Sit Down and Vote!

Yesterday afternoon I received my ALA/YALSA ballot information and first thing this morning I cast my votes in the YALSA and ALA elections. Before voting I made sure I was prepared. I read through all of the information on this blog about each of the YALSA candidates, I listened to the podcasts of the candidates for YALSA governance positions, and I read through the sample ballot. That might seem like a lot of work, but I think it’s well worth it because I was then easily able to sit down at my computer and make my election selections.

All YALSA members want to do the same. While the preparation can take time, it’s up to you (and me) to make sure that YALSA is the organization that we want and need. Without the prep of reading and listening then it’s not as easy to make good decisions for the association.

If you haven’t received your ballot information via email, (and were a member in good standing on January 31, 2012) you should receive it sometime this week. Polls are open through April. However, why not vote early and get this important professional task done? It’s worth it to you and to YALSA to sit down and vote!

YALSA Election 2012: An Election Guide

It’s just about time for you to cast your vote in the 2012 YALSA election. The association’s 2012 Nominating Committee wants to make it as seamless as possible for you to make your selections and cast your ballot. Over the past few week’s we’ve worked to do that by providing information on candidates, the process, and the positions up for a vote. Now, we’ve put together a handy 2012 election guide for you to use as you continue to prepare. In the guide you will find all of the posts from the past few months on the election. You’ll also find a sample ballot which includes an example of the actual ballot along with the biographical and professional information for each of the candidates running for a YALSA position. You can read through before going online to cast your ballot. That way you’ll be all ready for voting day.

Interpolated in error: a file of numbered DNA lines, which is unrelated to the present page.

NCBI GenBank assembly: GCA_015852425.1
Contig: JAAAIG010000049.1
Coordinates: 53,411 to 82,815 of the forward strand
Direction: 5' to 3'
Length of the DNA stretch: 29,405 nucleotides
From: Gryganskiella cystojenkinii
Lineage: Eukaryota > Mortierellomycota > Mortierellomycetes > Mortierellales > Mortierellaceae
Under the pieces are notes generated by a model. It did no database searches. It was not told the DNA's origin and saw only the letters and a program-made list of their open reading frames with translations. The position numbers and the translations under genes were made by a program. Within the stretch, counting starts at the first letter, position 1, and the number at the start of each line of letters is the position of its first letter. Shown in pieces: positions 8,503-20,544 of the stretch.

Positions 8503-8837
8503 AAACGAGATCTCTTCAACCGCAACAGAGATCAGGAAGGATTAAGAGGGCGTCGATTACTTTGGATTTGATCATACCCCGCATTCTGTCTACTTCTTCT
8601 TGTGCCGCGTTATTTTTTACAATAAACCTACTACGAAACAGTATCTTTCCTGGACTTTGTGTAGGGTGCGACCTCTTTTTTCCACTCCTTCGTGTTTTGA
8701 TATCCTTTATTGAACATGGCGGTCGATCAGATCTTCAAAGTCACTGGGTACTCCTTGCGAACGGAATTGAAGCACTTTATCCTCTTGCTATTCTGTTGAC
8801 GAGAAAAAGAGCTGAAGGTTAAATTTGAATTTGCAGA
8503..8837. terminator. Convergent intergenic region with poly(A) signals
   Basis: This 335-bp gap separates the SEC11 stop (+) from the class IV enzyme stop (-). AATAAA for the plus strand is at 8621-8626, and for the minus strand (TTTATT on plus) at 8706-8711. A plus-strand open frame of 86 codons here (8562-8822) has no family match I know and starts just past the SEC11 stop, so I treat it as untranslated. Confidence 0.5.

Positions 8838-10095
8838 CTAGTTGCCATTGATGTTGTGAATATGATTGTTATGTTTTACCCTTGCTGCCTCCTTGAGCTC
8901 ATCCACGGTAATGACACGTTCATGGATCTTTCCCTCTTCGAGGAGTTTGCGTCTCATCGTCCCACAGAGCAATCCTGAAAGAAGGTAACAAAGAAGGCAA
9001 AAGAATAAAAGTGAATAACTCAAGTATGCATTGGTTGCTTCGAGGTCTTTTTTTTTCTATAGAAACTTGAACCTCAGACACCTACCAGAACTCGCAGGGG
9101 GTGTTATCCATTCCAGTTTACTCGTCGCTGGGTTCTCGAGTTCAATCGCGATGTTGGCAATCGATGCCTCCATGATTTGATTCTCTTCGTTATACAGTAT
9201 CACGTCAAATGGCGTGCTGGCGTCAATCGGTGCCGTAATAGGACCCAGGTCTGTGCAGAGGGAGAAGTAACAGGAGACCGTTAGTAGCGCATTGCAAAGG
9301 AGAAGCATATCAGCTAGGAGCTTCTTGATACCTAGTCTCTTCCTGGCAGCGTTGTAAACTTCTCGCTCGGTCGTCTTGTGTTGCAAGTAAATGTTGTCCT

In just under two weeks you’ll receive an email from ALA with your voting information, it should arrive in your email as part of a 48 hour email blast between March 19 and March 21. The polls are open from March 19 through April 27.

Remember, by voting in the election you have the opportunity to help guarantee that YALSA is the association you want it to be. By the way, there is more information on candidates still to come. Over the next few days audio interviews with each of the candidates running for governance positions will be posted on the YALSABlog, stay tuned.

Online Town Halls Through MySpace

After Labor Day, twelve presidential candidates will be physically present at a college campus and accessible online through MySpace in interactive town halls reports USA Today. The discussion will be web casted so that MySpace members can submit their questions as well. Host a library program where teens can watch the web cast and participate as MySpace members to ask questions.

Posted by Kelly Czarnecki

YouTube-You Choose

This month, YouTube set up a hub for candidates here. According to the Charlotte Observer, “In this contest, Barack Obama leads handily. Obama, who was ahead of most of the competition by getting himself up on YouTube six months ago, had more than 627,400 views of his channel as of Tuesday. Several of his 21 videos have been watched by 100,000 plus.”

Posted by Kelly Czarnecki

YouTube politics

Candidates have been using YouTube to announce that they are going to run, and have been put on YouTube many a times by others to point out embarassing moments. This short CNN video explains how YouTube is inviting the candidates to post their own video messages for free on their site. The video mentions author Thomas Hollihan’s 2001 book: Uncivil Wars: Political Campaigns in a Media Age. A lot has changed since then (Second Life wasn’t even out!) What do people think about the candidates using YouTube? What affect might it have? Do you notice teens using media in different ways when running for positions in school? What affect might it have not to be able to access the sites in schools or libraries if wanting to use the technology to help a campaign?

Posted by Kelly Czarnecki